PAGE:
This is the fourth part of the “seeing in the field” series, an ongoing dialogue between myself and Tom Robbins.
With this installment, we’ll continue our look at images that were made on excursions to places where scenes other than that represented by the selected image were the main impetus for the visit. The principal question we’re batting around is: what is it that compels us to take notice when we’re in the field?
For this installment, Tom will set the scene for the included image and then Tom and I will engage in a dialogue to try to tease out something of the creative process that led to the shot’s capture.
Setting the Scene
Unexpected photography subjects are usually found while en route to a destination or after having arrived on site. Occasionally, they will present themselves in the most humble and unpromising circumstances. This simple winter landscape, photographed within a half mile of home, is an example:
[View a larger rendition here.]
I was out that windy and near zero degree February day primarily to shake off a case of cabin fever blues, something almost everyone in the upper Midwest has experienced this winter to one degree or another. All roads leading out of town were hazardous that morning due to yet another snowfall, so a quick hike in a local park would have to do. I expected only fresh air, but took the camera gear along out of habit. About half way into the hike, the scene in the photo grabbed my attention. It’s a place I’ve been to countless times, yet fresh snow, diffuse light, arrangement of elements, and subtle colors created an entirely new combination that I simply could not pass up.
The local park served as a stage for the distant coal chute, a relic from the steam locomotive days. Nothing else seen during the walk caught my eye. It is odd how a particular point of view and the circumstances of a moment can lift the spirits as if by magic.
Kerry: Odd indeed, but I think we’re discussing the essence of what constitutes the substance of the matter underlying these dialogues: seeing in the field. It really is fascinating how a scene that, under one set of conditions is a compelling photographic subject but under another wouldn’t merit so much as a glance, let alone consideration for setting up one’s gear. I’ve poked at the carcass of this issue a few times in the past, most notably in an entry on shooting in foggy/misty conditions but perhaps we can dip into this a bit more completely–and universally.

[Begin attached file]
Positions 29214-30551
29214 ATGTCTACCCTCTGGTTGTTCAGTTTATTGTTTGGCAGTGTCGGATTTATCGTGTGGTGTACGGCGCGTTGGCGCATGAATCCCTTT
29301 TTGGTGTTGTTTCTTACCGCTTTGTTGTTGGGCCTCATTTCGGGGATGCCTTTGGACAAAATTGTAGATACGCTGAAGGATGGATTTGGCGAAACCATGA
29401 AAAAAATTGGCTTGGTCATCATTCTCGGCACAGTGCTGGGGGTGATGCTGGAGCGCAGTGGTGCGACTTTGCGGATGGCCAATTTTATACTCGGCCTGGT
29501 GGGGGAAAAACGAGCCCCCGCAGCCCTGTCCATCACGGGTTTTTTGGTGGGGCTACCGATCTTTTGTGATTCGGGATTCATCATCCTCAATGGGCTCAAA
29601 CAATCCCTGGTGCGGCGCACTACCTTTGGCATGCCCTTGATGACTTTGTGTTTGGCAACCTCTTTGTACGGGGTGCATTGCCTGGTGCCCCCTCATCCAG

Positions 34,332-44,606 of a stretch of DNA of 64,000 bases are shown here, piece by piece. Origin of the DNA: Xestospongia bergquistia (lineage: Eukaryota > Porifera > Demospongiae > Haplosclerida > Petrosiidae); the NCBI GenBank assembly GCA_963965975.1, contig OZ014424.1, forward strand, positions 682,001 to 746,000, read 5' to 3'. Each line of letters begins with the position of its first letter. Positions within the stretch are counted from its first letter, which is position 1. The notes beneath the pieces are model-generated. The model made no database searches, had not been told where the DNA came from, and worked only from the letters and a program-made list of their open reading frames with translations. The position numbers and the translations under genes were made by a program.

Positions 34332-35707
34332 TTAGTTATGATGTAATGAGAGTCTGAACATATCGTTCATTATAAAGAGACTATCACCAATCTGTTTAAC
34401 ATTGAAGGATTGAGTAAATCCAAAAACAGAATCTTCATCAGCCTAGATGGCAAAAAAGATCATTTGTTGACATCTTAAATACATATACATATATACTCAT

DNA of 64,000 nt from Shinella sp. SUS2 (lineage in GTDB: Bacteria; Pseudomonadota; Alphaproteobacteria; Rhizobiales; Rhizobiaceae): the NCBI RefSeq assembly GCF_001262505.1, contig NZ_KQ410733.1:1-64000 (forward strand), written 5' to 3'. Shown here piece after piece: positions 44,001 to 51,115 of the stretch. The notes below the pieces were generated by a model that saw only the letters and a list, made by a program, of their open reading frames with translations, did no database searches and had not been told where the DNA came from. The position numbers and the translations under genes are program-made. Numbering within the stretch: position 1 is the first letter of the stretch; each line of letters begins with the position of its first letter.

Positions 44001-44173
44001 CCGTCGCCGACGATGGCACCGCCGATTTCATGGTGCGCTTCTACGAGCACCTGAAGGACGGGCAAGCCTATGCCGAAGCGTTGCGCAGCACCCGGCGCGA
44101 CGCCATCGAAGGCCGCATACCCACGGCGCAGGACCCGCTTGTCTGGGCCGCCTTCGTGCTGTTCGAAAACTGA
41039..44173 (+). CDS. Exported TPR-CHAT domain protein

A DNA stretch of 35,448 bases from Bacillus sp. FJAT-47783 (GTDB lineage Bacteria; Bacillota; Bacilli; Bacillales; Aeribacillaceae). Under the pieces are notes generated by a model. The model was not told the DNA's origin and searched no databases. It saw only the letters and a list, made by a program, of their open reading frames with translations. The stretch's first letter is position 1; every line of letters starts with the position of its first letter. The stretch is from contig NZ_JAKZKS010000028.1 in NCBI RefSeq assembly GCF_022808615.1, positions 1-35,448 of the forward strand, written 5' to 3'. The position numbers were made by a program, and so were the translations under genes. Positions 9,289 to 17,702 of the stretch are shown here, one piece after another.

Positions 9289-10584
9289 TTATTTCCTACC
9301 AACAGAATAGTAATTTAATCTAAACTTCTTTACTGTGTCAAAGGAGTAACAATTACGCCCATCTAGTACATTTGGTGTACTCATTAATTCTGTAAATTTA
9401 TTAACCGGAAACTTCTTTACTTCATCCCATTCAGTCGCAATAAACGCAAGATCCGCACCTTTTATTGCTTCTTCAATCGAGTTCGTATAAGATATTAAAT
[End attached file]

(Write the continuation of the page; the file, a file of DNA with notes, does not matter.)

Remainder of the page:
What was it about this particular visit that made this scene–one that you specifically noted you’d encountered many times before–so compelling on this occasion? You’ve hinted at this in your description–fresh snow, diffuse light, etc.–but can you be any more specific? Can you draw a direct comparison to how this morning’s visit differed, aesthetically and in motivational terms–from your previous experiences in the same spot?
Tom: On that day, the surface of a pond at the lower left side of the frame had completely frozen over after several days of extreme cold. This, combined with fresh overnight snow, effectively masked some of the visual elements that are usually present at this location. The result was a landscape with its normal distractions naturally filtered away. The simplifying effect of snow and ice in this instance is similar to that of fog and mist; it provides a clean stage for the central elements.
Kerry: I think we’re approaching a near-universal conclusion here (and I say “near” because, when it comes to art, I’m not sure that there’s anything that is truly literally universal): simplicity is a very powerful–and inspirational–aesthetic. It certainly holds up to intuitive scrutiny as well. Think about how often, when composing in the field, the instinct is to attempt to remove or at least de-emphasize compositional “distractions.” So when atmospheric forces–fog, snow, soft light conditions in general, etc.–perform that task for us, we can take advantage. Obviously this is part of a larger, more general theme–knowing what conditions flatter what places–but I think there’s something directly actionable here: otherwise cluttered places (e.g. woodlands, etc.) are often best photographed when something obscuring is present.